Now for a *real* tool for making sure your sytems are up to date, try Nessus [nessus.org]. It not only scans your system for what programs are running (using nmap no less), but it finds out what versions they are if they can, and it tries to run common exploits on them too! I use it perodically just to make sure that all the bases are covered so that none of the holes for common exploits on the internet are left open.
    • Being a system admin for a college, having this updated tool out for the world really doesn't bother me. Honestly, I'd rather have it in my hands to know what's running on my server, than to be ignorant and hope everything is ok.

      So... you're the sysadmin and you need nmap to tell you what you're running on your server?
      • Re:worrisome? nah! (Score:4, Insightful)

        by EvilOpie ( 534946 ) * on Tuesday September 16, 2003 @10:10AM (#6974899) Homepage
        When you have to keep track of many different servers of different OSes, sometimes you forget things, or stuff that you thought you turned off you find out you didn't. It happens to the best of us.

        It's the first thing I always do when I put a new server on the network. It never hurts to do a double-check to make sure that your servers are behaving the way that you think they are. Just like it doesn't hurt to reboot a linux box perodically to make sure that all your startup scrips work as expected in case of a power outage or whatever.
      • If the server is used to host student shell accounts, then absolutely. Students do some wacky things... I know I did.
        • ... if the college is providing network access in student housing, there really is no way to tell what's going on unless the network is scanned regularly.
      • Because there can be differences in what you think is on the machine, and what it actually doing. The very definition of being hacked.
  • The real question is (Score:1, Interesting)

    by Anonymous Coward
    How can this new feature of nmap be used to haxxxor kids personal computers and post personal information about them far and wide, since that is Fyodor's MO.
  • by quinkin ( 601839 ) on Tuesday September 16, 2003 @10:04AM (#6974845)
    I always assume that the remote servers will send the most malicious data possible.

    Spoil sport... :)

    I put a timed block on all ips that port scan me persistantly, I doubt the heuristics will even change. Once it's a distributed scan I'm screwed...

    Certainly be useful for the internal audits though.

    Q.

    • So you just scan reeeealllly slowly. nmap has options to do this. I spent a while tuning nmap's parameters until it no longer alerts my university's administrators when I port scan.
      • Thats why I modded my heuristics to be ip/port anomoly based and take days/weeks (he says vaguely) to time out unless under heavy load. So you need a botnet to scan me effectively.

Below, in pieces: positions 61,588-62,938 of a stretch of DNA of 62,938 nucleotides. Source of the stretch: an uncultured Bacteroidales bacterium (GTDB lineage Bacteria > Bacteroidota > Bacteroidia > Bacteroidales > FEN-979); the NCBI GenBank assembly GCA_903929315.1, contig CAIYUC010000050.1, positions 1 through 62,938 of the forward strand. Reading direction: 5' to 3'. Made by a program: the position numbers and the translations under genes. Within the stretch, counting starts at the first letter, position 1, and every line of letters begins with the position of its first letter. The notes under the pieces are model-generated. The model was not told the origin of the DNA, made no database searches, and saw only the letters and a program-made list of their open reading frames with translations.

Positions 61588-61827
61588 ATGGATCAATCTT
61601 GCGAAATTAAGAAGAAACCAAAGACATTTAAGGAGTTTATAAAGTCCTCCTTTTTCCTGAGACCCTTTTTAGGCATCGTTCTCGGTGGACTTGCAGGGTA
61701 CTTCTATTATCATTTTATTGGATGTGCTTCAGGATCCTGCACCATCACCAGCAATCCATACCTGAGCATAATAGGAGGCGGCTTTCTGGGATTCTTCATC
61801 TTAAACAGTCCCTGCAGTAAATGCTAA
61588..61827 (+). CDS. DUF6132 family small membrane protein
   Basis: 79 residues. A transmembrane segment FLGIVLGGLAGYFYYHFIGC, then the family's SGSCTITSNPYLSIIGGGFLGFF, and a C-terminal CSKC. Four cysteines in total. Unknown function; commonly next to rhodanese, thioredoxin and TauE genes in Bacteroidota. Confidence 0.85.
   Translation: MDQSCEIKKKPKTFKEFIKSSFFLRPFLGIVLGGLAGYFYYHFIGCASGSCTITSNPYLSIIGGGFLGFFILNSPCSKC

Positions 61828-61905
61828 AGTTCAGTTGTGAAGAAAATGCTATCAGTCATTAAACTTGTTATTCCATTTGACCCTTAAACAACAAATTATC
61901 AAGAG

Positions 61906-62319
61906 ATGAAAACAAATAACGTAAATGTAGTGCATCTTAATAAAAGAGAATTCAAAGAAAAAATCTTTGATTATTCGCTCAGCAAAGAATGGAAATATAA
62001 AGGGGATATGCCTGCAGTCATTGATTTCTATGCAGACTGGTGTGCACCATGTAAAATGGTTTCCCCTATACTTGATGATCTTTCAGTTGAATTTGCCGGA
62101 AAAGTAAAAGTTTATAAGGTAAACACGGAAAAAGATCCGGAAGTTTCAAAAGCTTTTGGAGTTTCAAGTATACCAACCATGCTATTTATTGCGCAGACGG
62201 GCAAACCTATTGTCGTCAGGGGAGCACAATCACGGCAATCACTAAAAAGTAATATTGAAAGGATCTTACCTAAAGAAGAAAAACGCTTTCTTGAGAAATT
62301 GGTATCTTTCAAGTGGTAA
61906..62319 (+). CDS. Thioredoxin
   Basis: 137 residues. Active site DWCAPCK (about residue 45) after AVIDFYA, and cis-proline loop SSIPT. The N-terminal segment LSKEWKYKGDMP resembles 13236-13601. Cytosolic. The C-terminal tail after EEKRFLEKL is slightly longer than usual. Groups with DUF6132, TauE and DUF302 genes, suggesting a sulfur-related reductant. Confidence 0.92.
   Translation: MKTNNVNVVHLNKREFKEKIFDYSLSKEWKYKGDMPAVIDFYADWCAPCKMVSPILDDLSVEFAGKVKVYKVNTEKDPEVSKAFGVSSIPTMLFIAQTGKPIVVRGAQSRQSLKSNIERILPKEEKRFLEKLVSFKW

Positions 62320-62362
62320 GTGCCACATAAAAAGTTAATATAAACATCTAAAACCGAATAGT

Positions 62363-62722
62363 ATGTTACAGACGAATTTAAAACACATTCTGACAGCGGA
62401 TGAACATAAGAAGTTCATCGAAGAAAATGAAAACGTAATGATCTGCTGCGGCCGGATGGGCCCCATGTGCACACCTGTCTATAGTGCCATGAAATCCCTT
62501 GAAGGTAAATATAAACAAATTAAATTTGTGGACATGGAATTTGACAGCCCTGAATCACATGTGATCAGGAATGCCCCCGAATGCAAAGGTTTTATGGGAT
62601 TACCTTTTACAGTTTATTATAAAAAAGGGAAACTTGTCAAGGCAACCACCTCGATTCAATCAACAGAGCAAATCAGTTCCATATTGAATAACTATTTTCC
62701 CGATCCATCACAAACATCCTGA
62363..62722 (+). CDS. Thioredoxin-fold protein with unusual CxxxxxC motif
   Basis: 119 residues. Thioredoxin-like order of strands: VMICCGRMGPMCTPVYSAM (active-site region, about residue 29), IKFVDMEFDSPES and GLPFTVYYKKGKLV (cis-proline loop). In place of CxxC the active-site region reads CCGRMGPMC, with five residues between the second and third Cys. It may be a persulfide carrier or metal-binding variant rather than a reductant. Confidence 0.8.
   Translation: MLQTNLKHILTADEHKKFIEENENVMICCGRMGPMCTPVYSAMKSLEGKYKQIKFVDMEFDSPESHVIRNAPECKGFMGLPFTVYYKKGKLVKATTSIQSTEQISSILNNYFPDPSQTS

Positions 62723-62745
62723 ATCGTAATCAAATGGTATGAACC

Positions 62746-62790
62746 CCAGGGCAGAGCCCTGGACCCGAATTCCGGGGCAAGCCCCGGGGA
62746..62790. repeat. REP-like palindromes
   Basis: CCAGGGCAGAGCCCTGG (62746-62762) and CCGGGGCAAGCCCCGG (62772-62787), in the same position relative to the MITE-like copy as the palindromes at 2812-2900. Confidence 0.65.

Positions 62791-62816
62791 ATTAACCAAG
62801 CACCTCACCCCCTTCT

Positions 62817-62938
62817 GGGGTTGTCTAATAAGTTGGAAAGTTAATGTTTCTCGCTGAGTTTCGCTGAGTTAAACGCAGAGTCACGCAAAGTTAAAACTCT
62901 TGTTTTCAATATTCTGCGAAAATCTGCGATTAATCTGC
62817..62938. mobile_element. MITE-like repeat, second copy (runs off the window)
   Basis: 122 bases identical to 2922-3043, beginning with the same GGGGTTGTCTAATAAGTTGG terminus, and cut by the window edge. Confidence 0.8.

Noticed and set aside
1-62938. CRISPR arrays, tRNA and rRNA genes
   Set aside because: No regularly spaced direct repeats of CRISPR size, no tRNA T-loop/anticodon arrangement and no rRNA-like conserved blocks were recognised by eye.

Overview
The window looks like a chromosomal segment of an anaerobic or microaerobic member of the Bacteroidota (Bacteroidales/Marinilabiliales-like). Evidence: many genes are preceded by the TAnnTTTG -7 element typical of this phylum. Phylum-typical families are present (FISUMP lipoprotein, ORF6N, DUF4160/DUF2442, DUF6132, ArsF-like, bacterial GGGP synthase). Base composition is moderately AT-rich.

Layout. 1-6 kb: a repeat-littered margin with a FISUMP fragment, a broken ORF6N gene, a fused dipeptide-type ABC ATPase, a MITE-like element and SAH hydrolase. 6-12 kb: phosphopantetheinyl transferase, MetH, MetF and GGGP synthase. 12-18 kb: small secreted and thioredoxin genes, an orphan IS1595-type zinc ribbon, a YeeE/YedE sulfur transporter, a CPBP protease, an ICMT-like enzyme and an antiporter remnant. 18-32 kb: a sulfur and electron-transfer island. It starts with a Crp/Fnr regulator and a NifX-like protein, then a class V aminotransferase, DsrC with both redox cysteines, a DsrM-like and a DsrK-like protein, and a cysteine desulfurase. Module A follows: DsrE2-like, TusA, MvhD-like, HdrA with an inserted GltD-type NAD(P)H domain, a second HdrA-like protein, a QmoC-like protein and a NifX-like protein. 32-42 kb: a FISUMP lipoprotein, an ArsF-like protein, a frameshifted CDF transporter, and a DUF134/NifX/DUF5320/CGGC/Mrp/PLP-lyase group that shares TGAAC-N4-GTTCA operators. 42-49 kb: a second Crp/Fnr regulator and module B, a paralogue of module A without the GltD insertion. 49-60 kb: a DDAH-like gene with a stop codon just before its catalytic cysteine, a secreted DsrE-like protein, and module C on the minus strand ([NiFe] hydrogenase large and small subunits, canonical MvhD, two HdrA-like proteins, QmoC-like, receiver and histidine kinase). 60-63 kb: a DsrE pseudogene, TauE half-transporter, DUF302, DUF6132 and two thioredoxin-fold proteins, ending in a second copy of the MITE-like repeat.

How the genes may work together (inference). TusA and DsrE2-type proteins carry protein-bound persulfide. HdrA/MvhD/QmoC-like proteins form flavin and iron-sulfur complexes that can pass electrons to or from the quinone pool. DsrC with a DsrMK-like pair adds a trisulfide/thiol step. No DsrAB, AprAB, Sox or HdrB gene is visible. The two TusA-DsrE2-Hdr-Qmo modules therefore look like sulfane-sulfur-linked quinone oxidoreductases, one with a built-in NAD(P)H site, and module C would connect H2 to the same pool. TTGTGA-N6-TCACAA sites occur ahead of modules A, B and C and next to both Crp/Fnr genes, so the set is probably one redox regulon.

I update after almost every new nmap function, or at least when I manage to poke a hole.

        Keeps the kiddies out...

        Q.


  • if this works into the script kiddies stock toolbox, then maybe they'll stop pounding my damn web server looking for backdoors that are 2 major OS versions old.

    or maybe i should finally break down and write that script to fire off an auto-email to the administration contact each time some zombie comes knocking.
  • HTTP "detection" (Score:3, Informative)

    by msgmonkey ( 599753 ) on Tuesday September 16, 2003 @10:16AM (#6974940)
    Unless you tell specify otherwise dont all httpd servers report their version in the "server" response header?
  • I always turn off the version announcement on Apache, you know, when you hit a 404 page, it tells you the version number in the footer. I *assume* this will thwart Nmap's attempts at reading this, yes? I can't think of anywhere else Apache tells this. It's a simple edit of Apache.conf to turn it off.

    CB
    • HTTP/1.1 200 OK
      Date: Tue, 16 Sep 2003 14:30:29 GMT
      Server: Apache/1.3.26 (Unix) mod_gzip/1.3.19.1a mod_perl/1.27 mod_ssl/2.8.10 OpenSSL/0.9.7a
      SLASH_LOG_DATA: shtml
      X-Powered-By: Slash 2.003000
      X-Bender: Shooting DNA at each other to make babies. I find it offensive!
      Cache-Control: private
      Pragma: private
      Connection: close
      Transfer-Encoding: chunked
      Content-Type: text/html; charset=iso-8859-1
  • Win + samba (Score:1, Interesting)

    by Anonymous Coward
    couldn't one of these people that write these security scanners use the same principles to generate a samba.conf, just by sniffing the network, this'd make life about 6000% easier!
  • SO? (Score:3, Informative)

    by semanticgap ( 468158 ) on Tuesday September 16, 2003 @10:30AM (#6975077)
    There is nothing special about detecting the version of Apache, since Apache reports it in every response.

    Take make sure noone can tell what you're running, put this in your config: